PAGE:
"I wish I had the extinguishing of him," says Molly, viciously. Then, laughing a little, and clasping her hands loosely behind her back, she walks to a mirror, the better to admire the long white trailing robe, the faultless face, the red rose dying on her breast. "And just when I had taken such pains with my hair!" she says, making a faint grimace at her own vanity. "John, as there is no one else to admire me, do say (whether you think it or not) I am the prettiest person you ever saw."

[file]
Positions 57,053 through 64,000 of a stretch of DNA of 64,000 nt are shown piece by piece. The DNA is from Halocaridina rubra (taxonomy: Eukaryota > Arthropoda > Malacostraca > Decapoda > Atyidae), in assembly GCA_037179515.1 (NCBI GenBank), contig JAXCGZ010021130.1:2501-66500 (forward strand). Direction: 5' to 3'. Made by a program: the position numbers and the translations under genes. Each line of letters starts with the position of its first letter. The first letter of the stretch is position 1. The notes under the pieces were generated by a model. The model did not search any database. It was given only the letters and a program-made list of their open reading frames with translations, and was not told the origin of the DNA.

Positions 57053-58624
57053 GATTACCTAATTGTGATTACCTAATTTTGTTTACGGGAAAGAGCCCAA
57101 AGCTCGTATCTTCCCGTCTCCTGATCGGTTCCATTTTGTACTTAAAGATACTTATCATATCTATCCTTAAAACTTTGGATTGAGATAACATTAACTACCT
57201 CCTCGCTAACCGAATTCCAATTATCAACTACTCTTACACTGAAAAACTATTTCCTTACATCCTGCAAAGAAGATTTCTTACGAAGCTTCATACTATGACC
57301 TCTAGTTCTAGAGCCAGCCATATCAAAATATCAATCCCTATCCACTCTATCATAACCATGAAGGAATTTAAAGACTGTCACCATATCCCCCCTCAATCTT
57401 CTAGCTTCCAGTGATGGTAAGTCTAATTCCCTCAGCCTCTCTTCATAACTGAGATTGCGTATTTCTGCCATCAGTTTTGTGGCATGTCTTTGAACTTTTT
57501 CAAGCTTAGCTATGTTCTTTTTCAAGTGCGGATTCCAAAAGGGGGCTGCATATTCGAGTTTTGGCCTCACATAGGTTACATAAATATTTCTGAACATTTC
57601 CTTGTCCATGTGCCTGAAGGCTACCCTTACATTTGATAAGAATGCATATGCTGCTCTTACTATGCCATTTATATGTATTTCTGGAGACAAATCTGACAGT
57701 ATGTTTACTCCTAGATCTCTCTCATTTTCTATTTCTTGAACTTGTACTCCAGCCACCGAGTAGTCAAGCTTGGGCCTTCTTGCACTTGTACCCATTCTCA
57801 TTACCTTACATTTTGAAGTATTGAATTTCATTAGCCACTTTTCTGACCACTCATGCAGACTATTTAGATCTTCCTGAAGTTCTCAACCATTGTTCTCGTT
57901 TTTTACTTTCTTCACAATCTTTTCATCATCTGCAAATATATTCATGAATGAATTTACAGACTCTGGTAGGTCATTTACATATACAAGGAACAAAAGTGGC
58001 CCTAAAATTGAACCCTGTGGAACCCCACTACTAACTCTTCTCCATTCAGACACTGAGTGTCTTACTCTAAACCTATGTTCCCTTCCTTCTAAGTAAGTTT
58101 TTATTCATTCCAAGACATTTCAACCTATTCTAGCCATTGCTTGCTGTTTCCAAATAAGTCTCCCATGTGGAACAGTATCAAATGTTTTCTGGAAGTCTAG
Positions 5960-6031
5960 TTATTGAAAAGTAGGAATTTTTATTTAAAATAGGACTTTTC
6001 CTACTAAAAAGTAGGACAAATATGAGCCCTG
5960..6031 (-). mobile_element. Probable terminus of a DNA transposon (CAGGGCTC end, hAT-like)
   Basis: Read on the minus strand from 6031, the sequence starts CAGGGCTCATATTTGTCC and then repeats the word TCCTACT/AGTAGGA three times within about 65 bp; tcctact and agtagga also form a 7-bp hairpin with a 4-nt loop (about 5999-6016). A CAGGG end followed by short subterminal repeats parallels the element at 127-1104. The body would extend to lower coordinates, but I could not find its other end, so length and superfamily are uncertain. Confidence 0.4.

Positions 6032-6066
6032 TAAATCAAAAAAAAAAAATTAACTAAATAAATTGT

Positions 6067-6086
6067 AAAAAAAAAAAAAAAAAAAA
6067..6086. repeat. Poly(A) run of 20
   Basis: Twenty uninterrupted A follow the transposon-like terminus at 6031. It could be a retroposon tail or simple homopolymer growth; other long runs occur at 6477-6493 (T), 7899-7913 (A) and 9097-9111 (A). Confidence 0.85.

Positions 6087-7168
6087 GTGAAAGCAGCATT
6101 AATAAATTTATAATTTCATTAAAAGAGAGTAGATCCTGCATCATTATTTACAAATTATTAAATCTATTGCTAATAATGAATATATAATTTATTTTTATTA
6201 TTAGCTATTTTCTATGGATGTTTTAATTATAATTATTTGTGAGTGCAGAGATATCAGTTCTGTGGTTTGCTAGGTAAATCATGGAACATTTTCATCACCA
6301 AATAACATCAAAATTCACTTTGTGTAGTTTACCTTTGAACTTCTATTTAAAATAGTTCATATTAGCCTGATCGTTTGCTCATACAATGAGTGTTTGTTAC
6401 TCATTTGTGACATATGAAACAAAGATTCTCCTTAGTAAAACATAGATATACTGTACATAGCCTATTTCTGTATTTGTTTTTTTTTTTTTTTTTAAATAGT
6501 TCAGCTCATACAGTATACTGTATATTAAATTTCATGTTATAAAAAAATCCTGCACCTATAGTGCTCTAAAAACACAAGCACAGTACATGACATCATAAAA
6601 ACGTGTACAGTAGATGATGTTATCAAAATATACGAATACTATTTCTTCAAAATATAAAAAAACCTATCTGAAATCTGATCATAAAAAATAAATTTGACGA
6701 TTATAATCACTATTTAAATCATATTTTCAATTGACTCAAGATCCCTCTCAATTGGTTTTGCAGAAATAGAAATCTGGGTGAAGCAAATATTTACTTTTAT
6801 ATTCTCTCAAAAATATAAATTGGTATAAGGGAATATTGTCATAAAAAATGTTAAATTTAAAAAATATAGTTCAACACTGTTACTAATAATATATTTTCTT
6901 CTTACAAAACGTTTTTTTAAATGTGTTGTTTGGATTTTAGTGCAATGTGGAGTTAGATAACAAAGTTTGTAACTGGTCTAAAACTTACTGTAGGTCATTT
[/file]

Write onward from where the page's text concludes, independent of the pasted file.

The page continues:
"I wouldn't even hesitate over such a simple lie as that," says John; "only--Letty is in the room: consider her feelings."
"A quarter to nine. I really think he can't be coming now," breaks in Letitia, hopefully.
"Coming or not coming, I shan't remain in for him an instant longer this delicious night," says Molly, walking toward the open window, under which runs a balcony, and g